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The Horse Rug Whisperer

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Stringhalt

It’s BACK! Flatweed, which is responsible for causing Pasture-Associated Stringhalt (PAS), is growing like crazy!

Flatweed can sprout in 3-4 days after rainfall to provide a succulent ‘green pick’. This green pick is very tempting for horses and ponies when green grass is scarce – so right now, that’s those locked up in the “Jenny Craig paddock”.

PAS is caused by a poisonous nerve damaging chemical compound produced in the leaves of the flatweed. The chemical in the plant affects the peripheral nervous system, especially the long sciatic nerves of the horse’s hind limbs by stripping the protective myelin sheath along the nerves. Signs of PAS may start to be noticeable within 7 – 21 days after the horse has consumed flatweed on a daily basis. Symptoms vary depending on the extent of damage to the nerve sheath. In mild cases, you may only notice a knuckling over of the rear fetlocks or slight un-coordination in one or both hind limbs as the horse is walked off. In moderate cases, some horses may present with exaggerated upper flexion action in one or both legs, especially when they become excited or anxious. In severe cases, a horse will display complete, un-coordination with an exaggerated gait, making it almost impossible to walk or back up, especially off a horse float.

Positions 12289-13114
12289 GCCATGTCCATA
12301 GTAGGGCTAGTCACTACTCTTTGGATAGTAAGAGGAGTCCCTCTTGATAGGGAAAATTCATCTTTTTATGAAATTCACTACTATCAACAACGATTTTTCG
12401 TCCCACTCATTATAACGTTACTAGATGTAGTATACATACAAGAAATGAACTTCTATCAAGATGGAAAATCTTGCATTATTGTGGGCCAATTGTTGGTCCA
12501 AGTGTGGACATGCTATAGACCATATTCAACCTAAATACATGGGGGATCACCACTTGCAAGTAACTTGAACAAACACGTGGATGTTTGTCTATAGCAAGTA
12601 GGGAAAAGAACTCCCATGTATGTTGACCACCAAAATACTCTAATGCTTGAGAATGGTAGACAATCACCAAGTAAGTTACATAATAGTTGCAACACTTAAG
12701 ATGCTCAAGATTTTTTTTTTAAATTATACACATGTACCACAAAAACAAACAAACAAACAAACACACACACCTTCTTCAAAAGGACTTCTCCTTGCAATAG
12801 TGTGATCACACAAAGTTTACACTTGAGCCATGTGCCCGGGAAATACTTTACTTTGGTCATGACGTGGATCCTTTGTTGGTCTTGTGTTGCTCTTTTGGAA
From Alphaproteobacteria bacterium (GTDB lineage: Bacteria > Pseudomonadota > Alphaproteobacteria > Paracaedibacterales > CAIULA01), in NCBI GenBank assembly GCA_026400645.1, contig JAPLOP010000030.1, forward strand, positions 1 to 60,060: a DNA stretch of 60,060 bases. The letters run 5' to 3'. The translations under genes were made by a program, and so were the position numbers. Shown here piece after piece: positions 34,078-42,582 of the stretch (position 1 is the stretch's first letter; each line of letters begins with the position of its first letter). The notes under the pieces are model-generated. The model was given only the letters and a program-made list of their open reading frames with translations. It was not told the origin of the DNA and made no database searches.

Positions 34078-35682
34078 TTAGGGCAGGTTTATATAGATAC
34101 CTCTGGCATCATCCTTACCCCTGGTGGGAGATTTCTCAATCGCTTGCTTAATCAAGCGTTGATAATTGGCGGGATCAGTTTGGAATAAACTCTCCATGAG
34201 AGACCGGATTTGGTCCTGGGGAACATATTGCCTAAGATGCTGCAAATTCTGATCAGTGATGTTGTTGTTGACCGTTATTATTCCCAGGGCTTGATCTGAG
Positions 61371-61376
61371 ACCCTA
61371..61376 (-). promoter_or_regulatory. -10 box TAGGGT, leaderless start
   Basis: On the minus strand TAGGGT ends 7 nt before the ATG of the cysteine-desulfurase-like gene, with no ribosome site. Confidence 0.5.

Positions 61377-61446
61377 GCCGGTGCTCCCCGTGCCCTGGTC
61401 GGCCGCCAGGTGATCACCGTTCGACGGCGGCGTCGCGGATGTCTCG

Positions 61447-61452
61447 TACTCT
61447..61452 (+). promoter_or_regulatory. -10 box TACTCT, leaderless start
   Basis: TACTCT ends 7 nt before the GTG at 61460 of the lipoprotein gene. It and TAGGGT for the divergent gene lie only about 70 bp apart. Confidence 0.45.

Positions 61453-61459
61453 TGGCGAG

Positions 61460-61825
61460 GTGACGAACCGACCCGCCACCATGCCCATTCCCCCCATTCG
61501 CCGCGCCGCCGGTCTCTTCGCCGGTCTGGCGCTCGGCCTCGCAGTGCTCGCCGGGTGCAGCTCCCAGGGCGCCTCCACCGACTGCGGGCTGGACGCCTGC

A simple test to confirm PAS is to try to gently push on the horse’s shoulder to push it back a few steps. If the horse is unable to walk backwards, then there is a high likelihood that the horse has PAS. It is important to remember, that if you are loading your horse suffering from PAS by walking up a float or truck ramp to take to your vet, they will not be able to walk backwards off the float!

Early intervention is critical for recovery! Remove horses from affected pastures to an area which does not contain flatweed. Supplement with Kohnke’s Own® Mag-E® at double or even triple the normal dose for 7-10 days. Offer lucerne hay as it provides good quality protein for eventual myelin repair

Information from Dr John Kohnke and MacKay et al (2013)

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